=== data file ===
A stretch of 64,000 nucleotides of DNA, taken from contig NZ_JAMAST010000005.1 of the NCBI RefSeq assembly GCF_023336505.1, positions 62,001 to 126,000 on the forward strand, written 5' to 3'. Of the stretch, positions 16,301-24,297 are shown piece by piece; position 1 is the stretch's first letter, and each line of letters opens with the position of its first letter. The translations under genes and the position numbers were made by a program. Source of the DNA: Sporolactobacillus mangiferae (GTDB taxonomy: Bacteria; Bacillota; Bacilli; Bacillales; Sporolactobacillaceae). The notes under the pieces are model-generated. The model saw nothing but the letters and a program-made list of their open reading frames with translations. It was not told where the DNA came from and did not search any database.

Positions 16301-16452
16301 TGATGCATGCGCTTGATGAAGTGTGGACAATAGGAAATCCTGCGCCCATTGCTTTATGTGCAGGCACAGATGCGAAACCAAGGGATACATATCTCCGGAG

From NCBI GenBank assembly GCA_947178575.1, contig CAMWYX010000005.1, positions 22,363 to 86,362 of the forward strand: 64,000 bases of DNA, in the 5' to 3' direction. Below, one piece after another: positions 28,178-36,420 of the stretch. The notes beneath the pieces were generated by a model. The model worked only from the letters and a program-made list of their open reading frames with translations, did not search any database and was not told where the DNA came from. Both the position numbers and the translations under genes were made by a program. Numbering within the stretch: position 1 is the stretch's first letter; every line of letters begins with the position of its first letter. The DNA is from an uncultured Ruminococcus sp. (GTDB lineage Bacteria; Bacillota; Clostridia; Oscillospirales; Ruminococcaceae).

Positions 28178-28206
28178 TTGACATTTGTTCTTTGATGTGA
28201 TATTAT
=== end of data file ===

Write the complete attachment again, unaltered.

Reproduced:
A stretch of 64,000 nucleotides of DNA, taken from contig NZ_JAMAST010000005.1 of the NCBI RefSeq assembly GCF_023336505.1, positions 62,001 to 126,000 on the forward strand, written 5' to 3'. Of the stretch, positions 16,301-24,297 are shown piece by piece; position 1 is the stretch's first letter, and each line of letters opens with the position of its first letter. The translations under genes and the position numbers were made by a program. Source of the DNA: Sporolactobacillus mangiferae (GTDB taxonomy: Bacteria; Bacillota; Bacilli; Bacillales; Sporolactobacillaceae). The notes under the pieces are model-generated. The model saw nothing but the letters and a program-made list of their open reading frames with translations. It was not told where the DNA came from and did not search any database.

Positions 16301-16452
16301 TGATGCATGCGCTTGATGAAGTGTGGACAATAGGAAATCCTGCGCCCATTGCTTTATGTGCAGGCACAGATGCGAAACCAAGGGATACATATCTCCGGAG

From NCBI GenBank assembly GCA_947178575.1, contig CAMWYX010000005.1, positions 22,363 to 86,362 of the forward strand: 64,000 bases of DNA, in the 5' to 3' direction. Below, one piece after another: positions 28,178-36,420 of the stretch. The notes beneath the pieces were generated by a model. The model worked only from the letters and a program-made list of their open reading frames with translations, did not search any database and was not told where the DNA came from. Both the position numbers and the translations under genes were made by a program. Numbering within the stretch: position 1 is the stretch's first letter; every line of letters begins with the position of its first letter. The DNA is from an uncultured Ruminococcus sp. (GTDB lineage Bacteria; Bacillota; Clostridia; Oscillospirales; Ruminococcaceae).

Positions 28178-28206
28178 TTGACATTTGTTCTTTGATGTGA
28201 TATTAT